There are many other examples of animals that feed on blood. But unlike their mythological counterparts, none of them come back from the dead to do so… Or do they?

Happy Halloween!

Want to know more? Check these out:


2. Francischetti, I. (2010). Platelet aggregation inhibitors from hematophagous animals Toxicon, 56 (7), 1130-1144 DOI: 10.1016/j.toxicon.2009.12.003

Tuesday, October 18, 2016

Why This Horde of Idiots is No Genius

A modified reposting of an article from May, 2012.

At first look (in Part 1 of this post), swarm theory seems to predict that the larger the social group, the better the resulting group decisions and behaviors. Then, with over 300 million of us in the U.S., shouldn’t we only be making brilliant decisions? And with over 7 billion worldwide, shouldn’t we have already prevented all international conflicts, cancer, and environmental destruction?

A riot in Vancouver, Canada after the Vancouver Canucks lost the Stanley Cup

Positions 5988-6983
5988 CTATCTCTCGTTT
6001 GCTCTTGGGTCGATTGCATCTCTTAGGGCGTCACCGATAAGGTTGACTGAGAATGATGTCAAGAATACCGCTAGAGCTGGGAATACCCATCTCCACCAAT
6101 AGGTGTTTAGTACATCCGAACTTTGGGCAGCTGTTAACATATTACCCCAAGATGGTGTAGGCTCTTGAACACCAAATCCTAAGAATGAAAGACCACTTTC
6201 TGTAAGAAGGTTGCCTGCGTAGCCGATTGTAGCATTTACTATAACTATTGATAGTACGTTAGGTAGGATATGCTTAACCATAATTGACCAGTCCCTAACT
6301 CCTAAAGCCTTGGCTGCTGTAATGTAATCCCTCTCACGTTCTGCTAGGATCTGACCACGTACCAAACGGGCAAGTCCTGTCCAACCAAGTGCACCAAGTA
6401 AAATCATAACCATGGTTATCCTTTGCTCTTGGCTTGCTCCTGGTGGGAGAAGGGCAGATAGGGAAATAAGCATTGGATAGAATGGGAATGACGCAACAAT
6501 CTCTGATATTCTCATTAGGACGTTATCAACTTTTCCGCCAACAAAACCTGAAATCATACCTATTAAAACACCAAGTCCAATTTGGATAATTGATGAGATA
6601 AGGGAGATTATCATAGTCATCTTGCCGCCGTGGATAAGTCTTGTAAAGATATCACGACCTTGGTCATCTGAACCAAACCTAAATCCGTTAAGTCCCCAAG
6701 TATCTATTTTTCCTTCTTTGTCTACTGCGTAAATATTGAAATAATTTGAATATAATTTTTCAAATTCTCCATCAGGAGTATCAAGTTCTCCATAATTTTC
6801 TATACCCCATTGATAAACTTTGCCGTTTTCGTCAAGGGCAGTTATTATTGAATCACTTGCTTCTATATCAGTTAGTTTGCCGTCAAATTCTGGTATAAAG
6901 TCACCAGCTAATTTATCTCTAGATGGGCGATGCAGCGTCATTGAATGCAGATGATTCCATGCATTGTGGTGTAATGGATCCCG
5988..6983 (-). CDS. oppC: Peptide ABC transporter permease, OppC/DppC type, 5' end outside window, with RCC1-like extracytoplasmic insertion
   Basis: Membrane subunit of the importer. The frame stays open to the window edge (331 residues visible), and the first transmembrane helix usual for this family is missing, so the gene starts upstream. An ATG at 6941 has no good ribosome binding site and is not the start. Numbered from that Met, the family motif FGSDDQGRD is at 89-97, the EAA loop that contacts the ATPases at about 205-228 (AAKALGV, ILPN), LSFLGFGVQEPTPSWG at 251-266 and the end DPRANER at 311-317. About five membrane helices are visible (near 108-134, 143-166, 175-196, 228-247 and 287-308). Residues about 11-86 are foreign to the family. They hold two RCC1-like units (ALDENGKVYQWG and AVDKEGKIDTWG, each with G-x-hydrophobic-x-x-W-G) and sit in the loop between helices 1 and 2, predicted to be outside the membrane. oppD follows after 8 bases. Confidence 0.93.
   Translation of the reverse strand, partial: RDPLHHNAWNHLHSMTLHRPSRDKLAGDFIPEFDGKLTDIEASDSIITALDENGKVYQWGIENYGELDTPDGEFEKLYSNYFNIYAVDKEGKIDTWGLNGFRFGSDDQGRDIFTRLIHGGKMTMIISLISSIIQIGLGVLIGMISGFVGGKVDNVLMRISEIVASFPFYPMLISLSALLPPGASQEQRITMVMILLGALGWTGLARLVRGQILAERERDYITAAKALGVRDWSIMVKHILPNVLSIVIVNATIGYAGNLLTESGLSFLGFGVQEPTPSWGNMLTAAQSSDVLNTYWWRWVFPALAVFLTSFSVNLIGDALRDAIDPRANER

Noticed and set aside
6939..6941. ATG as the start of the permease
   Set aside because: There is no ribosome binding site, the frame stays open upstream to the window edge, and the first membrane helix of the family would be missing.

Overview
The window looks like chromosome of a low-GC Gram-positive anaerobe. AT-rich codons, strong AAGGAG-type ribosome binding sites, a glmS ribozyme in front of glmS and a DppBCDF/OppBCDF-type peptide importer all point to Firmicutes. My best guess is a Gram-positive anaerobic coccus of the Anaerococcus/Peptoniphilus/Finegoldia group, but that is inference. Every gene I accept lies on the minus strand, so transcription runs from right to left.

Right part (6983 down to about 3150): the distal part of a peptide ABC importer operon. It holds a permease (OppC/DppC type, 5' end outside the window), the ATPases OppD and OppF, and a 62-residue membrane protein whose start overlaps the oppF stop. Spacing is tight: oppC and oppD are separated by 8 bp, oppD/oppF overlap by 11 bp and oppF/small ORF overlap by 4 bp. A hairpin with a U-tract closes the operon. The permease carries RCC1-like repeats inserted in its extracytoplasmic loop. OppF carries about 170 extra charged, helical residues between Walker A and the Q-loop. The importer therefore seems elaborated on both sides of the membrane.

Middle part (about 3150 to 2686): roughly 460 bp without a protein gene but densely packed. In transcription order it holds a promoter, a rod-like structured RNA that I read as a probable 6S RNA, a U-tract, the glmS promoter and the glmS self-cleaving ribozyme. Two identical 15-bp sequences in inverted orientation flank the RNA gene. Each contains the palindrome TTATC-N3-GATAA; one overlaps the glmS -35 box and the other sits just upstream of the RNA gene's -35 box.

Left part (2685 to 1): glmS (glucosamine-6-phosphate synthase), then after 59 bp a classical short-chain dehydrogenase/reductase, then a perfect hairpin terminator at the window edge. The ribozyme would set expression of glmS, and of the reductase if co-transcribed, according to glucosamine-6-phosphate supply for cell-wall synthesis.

in 2011 left the city with scars. Photo by Elopde at Wikimedia Commons.

Many large groups of people make incredibly stupid decisions. Like proverbial lemmings (a hoax perpetuated by Disney), large groups of people have caused incredible damage to their community after their hockey team lost the Stanley Cup, quit their jobs and given away all of their possessions believing the end of the world was coming on May 21, 2011 (ehem… we’re still here), and insisted that wearing baggy pants around the thighs is a reasonable thing to do even though it is not sexy and it trips you when you try to run. Where are we going wrong?

Tom Seeley at Cornell University has gained tremendous insight into effective group decision-making from his years observing honeybees, which he shares with us in his book, Honeybee Democracy. (By the way, this is also one of the best books out there for painting a picture of the life of a behavioral biologist).

Honeybees live in swarms of thousands. When the hive becomes overcrowded, about a third of the worker bees will stay home to rear a new queen while the old queen and the rest of the hive will leave to begin the process of finding a new home. During this time, the migrants will coalesce on a nearby branch while they search out and decide among new home options. This process can take anywhere from hours to days during which the colony is vulnerable and exposed. But they can’t be too hasty: choosing a new home that is too small or too exposed could be equally deadly.

This homeless honeybee swarm found an unconventional "branch". They'd better
decide on a new home before the cyclist gets back!  Photo by Nino Barbieri at Wikimedia.